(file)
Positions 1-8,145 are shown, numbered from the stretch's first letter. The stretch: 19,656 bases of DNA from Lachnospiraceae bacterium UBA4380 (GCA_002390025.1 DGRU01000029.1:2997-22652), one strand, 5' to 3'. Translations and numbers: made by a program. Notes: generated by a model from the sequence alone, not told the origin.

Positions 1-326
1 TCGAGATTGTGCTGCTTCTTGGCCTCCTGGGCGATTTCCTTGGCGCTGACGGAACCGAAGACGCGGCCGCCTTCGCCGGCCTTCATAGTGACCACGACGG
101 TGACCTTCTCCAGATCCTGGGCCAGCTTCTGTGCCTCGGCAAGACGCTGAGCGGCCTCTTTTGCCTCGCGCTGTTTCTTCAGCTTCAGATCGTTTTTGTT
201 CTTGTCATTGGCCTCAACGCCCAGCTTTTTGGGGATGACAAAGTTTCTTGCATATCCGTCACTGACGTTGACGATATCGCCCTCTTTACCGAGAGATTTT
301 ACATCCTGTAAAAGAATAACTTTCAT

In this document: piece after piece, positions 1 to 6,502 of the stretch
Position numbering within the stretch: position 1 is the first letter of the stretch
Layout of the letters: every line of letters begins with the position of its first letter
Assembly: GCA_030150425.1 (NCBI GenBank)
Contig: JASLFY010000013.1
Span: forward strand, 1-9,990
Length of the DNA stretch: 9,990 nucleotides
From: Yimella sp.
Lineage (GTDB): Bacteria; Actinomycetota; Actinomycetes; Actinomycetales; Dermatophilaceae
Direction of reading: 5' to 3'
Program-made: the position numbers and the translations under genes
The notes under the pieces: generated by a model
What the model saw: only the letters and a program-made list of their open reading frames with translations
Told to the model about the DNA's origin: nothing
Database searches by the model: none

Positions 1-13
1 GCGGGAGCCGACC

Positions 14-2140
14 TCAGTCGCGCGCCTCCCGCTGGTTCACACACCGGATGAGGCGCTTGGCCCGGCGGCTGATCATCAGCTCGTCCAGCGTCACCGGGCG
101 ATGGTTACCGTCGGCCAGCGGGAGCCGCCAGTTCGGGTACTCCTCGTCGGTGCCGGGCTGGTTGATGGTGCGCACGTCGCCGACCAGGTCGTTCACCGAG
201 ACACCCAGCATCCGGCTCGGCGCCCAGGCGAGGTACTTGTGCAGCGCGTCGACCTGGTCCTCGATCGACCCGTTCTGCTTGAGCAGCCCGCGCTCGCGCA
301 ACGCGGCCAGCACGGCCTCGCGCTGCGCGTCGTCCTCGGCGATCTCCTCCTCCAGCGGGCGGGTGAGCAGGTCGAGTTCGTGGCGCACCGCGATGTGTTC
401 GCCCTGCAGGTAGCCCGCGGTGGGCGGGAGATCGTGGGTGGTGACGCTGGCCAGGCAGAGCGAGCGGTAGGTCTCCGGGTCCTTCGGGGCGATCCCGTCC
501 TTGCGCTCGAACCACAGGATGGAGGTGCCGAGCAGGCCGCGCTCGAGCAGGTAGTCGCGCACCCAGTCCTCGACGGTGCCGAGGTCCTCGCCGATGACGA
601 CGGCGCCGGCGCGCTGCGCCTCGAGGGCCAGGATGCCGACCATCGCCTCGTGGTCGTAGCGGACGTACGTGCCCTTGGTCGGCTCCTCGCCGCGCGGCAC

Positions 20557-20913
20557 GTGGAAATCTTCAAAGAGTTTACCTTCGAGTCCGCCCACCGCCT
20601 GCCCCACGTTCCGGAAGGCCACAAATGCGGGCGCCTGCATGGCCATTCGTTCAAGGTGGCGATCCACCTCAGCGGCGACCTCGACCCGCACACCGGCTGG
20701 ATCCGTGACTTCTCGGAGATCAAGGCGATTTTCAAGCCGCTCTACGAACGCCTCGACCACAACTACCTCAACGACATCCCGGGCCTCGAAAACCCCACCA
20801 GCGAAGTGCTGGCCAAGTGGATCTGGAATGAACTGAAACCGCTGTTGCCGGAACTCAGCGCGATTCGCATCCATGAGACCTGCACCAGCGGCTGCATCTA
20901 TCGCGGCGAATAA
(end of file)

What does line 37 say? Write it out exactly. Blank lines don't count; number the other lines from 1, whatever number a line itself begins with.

20901 TCGCGGCGAATAA